Mid 1980’s

The October 1984 newsletter included information on recent legislation that affected women.  A short summary detailed the new Retirement Equity Act, which was a key part of the 1983 Economic Equity Act.  The bill expanded private pension coverage for workers and guaranteed pension rights for homemakers whose working spouses die before retirement.  The October newsletter also had an announcement for a seminar sponsored by the Federation of Organizations for Professional Women on “Career Success Skills and Strategies” as well as a course on “Stress Management and Professional Women.”

The Clearinghouse on Women’s Issues newsletter underwent many positive changes in 1985.  From that year onward, the newsletter consistently included additional news articles, reports of recent publications, and announcements of conferences or meetings of interest to CWI members.  This greatly enhanced the value and usefulness of the newsletter.  Members outside of the Washington area commented on the benefit of receiving the newsletter. 

In January 1985, for example, the newsletter summarized an article that many CWI members would have found very pertinent to their daily work.  The article, published in December 1984 in the New York Times, explained the guidelines used to detect patterns of discrimination in employment, and was an important addition to the Clearinghouse newsletter. 

The February 1985 newsletter contained an announcement of the release of a report on women’s mental health by the American Psychological Association Women’s Programs Office, a notice from the Women’s Pension Project seeking women who may have been left out of pension plans, as well as a short message regarding Women’s History Week and activities planned by the Washington DC Commission for Women. 

In the April 1985 issue of the CWI newsletter, Mary O’Connor, the recording secretary, included a section entitled “Bills Introduced in Congress” and described three bills affecting women: a Social Security earnings sharing bill, the Civil Rights Restoration Act of 1985, and the reintroduction of the Equal Rights Amendment. 

The monthly publication underwent even more changes in 1986.  The newsletter now regularly included sections for coming events and other publications, helping to keep members informed and connected to other Washington activities and events regarding women’s rights and additional issues of concern.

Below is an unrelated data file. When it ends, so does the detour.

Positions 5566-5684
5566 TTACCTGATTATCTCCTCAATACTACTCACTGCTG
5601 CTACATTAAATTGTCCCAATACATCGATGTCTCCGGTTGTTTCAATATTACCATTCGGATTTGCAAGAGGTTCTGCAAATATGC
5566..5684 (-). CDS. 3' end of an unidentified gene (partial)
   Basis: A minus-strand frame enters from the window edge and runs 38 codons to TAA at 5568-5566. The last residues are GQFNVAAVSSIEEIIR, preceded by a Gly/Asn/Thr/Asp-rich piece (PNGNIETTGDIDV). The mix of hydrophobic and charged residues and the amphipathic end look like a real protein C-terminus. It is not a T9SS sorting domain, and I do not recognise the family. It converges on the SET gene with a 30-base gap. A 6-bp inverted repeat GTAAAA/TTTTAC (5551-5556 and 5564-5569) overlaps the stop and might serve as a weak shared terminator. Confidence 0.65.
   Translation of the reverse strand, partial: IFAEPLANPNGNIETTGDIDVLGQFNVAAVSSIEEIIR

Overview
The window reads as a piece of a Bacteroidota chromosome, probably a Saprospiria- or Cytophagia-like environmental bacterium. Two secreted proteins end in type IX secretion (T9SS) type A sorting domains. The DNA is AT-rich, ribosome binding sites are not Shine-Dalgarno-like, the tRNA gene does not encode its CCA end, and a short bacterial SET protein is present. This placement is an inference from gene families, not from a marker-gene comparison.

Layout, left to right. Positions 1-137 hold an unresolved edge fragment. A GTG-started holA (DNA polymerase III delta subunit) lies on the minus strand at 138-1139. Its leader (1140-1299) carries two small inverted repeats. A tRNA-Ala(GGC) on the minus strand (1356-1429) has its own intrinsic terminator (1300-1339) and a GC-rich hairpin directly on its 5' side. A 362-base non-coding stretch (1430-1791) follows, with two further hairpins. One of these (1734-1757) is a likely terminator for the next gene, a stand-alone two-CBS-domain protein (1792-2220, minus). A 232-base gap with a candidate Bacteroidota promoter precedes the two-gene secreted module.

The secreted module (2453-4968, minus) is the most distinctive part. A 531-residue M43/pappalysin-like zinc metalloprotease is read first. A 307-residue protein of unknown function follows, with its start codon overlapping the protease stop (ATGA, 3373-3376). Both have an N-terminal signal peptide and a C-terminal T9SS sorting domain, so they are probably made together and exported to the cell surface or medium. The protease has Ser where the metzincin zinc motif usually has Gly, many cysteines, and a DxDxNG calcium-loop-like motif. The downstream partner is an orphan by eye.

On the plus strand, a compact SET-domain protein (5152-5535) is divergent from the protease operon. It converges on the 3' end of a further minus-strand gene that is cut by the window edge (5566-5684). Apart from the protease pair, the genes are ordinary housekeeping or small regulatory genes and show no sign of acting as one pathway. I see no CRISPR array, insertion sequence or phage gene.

On March 9, 1986 many CWI members took part in the National March for Women’s Lives in Washington, DC, spearheaded by the National Organization for Women.  They participated in many other conferences, including the Bureau of National Affairs’ conference on work and family.  The newsletter also occasionally included quick and interesting facts: for instance, the May 1986 issue reported a survey by the Bureau of Labor Statistics which found that women held 6,938,000 of the 13,847,000 jobs in 50 professional occupations.  However, the story also reminded readers that the wage gap between men and women continued at an astonishing rate as professional men earned $851 per week compared to $419 for professional women.

In 1987, the CWI newsletter chronicled additional news, including an announcement of the new Director of the Women’s Bureau, Shirley Dennis.  She promised to continue advocating for employer-sponsored child care programs, which had been developed under the leadership of future CWI Presisent Ruth Nadel.

One conference in which CWI members took part during 1987 was the Spirit of Houston Tenth Anniversary of the National Women’s Conference: A Decade of Achievement, a meeting to commemorate the groundbreaking 1977 conference and to review progress in implementing the Plan of Action passed by that first national women’s conference. 

The September 1987 newsletter also contained an alert regarding the nomination of Robert Bork to the US Supreme Court.  Bork’s ultra-conservative record and beliefs on civil rights, civil liberties, and women’s rights were considered a serious threat to women and people of color.  According to an analysis of Bork’s record by the National Women’s Law Center which was quoted in the CWI newsletter: “Judge Bork has precluded the application of the two constitutional rights, equal protection and privacy, that have formed the cornerstone of legal protections for women under the Constitution.”  Newsletter editor, Daisy Fields concluded the section on Bork by stating: “If your freedom and existing rights mean anything to you, you will immediately write to every member of the Senate Judiciary Committee and voice your opposition” and she provided a list of the members of the committee.  Robert Bork, of course, was eventually defeated, due in large part to concerted efforts by women and the women’s movement.

The last newsletter in 1987 closed with a New Year’s resolution to continue working on the unfinished agenda for women’s issues, including the passage of the Equal Rights Amendment and of legislation on non-discrimination in insurance, the Reproductive Health Equity Act and improvement of child care standards.

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